… Read the rest “Brexit forces relocation of one of today’s main Yamna research projects to Finland”
Open access The time and place of European admixture in Ashkenazi Jewish history, by Xue, Lencz, Darvasi, Pe’er, & Carmi, PLOS Genetics (2018).
Abstract (emphasis mine):
The Ashkenazi Jewish (AJ) population is important in genetics due to its high rate of Mendelian disorders. AJ appeared in Europe in the 10th century, and their ancestry is thought to comprise European (EU) and Middle-Eastern (ME) components. However, both the time and place of admixture are subject to debate. Here, we attempt to characterize the AJ admixture history using a careful application of new and existing methods on a large AJ sample.
… Read the rest “The time and place of European admixture in Ashkenazi Jewish history”
Ecological Niche and Least-Cost Path Analyses to Estimate Optimal Migration Routes of Initial Upper Palaeolithic Populations to Eurasia, by Kondo et al. (2018), from The Middle and Upper Paleolithic Archeology of the Levant and Beyond, Replacement of Neanderthals by Modern Humans Series. Chapter downloadable at Academia.edu.
This paper presents a computer-based method to estimate optimal migration routes of early human population groups by a combination of ecological niche analysis and least-cost path analysis. In the proposed method, niche probability is predicted by MaxEnt, an ecological niche model based on the maximum entropy theory. Location of known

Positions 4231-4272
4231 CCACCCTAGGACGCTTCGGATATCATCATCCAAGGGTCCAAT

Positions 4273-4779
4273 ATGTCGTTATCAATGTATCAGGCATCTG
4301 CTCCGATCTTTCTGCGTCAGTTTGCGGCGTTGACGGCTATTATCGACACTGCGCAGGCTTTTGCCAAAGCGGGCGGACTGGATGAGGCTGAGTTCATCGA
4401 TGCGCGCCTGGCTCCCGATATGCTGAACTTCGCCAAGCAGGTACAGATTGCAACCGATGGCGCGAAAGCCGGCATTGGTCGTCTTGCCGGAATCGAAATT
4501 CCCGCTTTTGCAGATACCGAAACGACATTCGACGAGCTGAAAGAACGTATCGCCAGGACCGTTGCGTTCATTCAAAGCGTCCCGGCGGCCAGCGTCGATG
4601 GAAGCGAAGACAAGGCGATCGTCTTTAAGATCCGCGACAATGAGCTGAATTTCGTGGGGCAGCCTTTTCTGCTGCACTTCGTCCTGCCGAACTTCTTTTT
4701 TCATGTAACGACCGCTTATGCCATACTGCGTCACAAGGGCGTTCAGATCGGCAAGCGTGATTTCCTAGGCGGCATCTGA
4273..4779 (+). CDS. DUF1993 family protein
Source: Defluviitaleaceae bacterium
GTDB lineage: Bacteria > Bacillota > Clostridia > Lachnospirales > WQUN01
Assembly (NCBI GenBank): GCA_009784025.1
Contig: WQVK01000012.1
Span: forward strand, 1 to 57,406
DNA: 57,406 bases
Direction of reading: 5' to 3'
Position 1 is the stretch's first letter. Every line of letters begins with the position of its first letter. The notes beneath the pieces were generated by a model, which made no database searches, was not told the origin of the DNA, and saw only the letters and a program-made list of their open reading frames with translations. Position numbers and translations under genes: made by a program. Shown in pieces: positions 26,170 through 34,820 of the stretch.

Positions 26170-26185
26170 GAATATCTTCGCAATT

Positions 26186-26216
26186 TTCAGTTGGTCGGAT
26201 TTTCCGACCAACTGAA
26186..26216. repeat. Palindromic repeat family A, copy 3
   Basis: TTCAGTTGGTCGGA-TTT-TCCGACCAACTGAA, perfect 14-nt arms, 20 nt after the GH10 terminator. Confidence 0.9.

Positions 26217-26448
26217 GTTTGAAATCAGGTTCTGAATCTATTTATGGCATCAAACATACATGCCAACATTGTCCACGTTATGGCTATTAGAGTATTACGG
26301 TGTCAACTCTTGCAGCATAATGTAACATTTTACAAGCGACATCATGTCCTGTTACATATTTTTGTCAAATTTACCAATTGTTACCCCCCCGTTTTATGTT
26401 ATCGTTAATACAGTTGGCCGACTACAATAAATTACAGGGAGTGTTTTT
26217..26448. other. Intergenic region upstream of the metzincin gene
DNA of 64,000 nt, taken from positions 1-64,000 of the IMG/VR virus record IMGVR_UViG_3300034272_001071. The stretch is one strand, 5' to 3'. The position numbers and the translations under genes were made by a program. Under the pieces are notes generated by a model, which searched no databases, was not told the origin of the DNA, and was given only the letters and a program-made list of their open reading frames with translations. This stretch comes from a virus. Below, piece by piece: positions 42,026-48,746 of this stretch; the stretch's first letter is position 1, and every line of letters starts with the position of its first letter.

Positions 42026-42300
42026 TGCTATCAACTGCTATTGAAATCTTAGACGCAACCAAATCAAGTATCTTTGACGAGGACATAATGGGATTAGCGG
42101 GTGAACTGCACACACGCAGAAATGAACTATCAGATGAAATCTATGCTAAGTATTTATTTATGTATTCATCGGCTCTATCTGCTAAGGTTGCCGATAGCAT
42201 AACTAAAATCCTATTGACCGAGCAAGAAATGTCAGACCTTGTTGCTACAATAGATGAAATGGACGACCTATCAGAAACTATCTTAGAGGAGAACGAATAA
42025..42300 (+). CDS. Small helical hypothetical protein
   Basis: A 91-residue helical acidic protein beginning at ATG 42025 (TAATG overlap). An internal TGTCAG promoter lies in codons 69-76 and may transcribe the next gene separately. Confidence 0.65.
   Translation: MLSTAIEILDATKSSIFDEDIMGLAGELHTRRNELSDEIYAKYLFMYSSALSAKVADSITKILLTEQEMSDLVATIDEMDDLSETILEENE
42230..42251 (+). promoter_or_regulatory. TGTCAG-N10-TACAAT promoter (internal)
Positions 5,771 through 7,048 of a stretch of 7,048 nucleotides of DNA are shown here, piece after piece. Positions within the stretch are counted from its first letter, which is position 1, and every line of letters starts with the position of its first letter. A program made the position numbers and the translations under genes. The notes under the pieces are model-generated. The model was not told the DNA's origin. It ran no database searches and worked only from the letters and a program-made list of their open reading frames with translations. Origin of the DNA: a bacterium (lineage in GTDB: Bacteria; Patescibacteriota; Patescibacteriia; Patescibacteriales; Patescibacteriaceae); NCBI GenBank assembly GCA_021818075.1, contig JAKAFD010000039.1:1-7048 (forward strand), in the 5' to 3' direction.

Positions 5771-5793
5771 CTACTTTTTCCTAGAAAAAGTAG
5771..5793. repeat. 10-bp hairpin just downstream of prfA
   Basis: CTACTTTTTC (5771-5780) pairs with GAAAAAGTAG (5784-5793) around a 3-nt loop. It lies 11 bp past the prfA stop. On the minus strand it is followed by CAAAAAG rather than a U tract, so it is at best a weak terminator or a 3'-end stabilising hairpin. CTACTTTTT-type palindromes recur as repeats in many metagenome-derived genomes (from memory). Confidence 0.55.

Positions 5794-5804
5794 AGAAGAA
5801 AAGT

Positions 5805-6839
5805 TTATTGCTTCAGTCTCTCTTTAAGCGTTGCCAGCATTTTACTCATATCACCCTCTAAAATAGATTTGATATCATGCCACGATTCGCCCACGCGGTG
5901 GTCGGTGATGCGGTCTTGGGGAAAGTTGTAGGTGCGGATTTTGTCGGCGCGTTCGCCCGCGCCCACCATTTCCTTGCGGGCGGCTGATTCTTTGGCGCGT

… Read the rest “Optimal Migration Routes of Initial Upper Palaeolithic Populations to Eurasia”
I have already talked about the Russian school of thought and their position regarding a Mesolithic origin of Proto-Indo-European in Northern Europe (see below related posts).
Since their archaeologists (Ukrainian, Russian, and Kazakh) are the nearest to potential Indo-Uralic origins, I have also recommended to follow some renown researchers closely.
Recently Leo S. Klejn referred to the position of Svetlana Ivanova. I found a recent summary of her model for genetic finds in an article appeared in Генофонд.рф: Степное население в Центральной Европе эпохи ранней бронзы, или путешествие туда и обратно
Aspects I agree with
– There is a … Read the rest “The Russian school and the Yamna cultural-historical community, with emphasis on the north-west Pontic region”
Thanks to Joshua Jonathan, I have discovered the paper Massive Migrations? The Impact of Recent aDNA Studies on our View of Third Millennium Europe, by Martin Furholt, European Journal of Archaeology (28 SEP 2017).
New human aDNA studies have once again brought to the forefront the role of mobility and migration in shaping social phenomena in European prehistory, processes that recent theoretical frameworks in archaeology have downplayed as an outdated explanatory notion linked to traditional culture history. While these new genetic data have provided new insights into the population history of prehistoric Europe, they are frequently
… Read the rest “Massive Migrations? The Impact of Recent aDNA Studies on our View of Third Millennium Europe”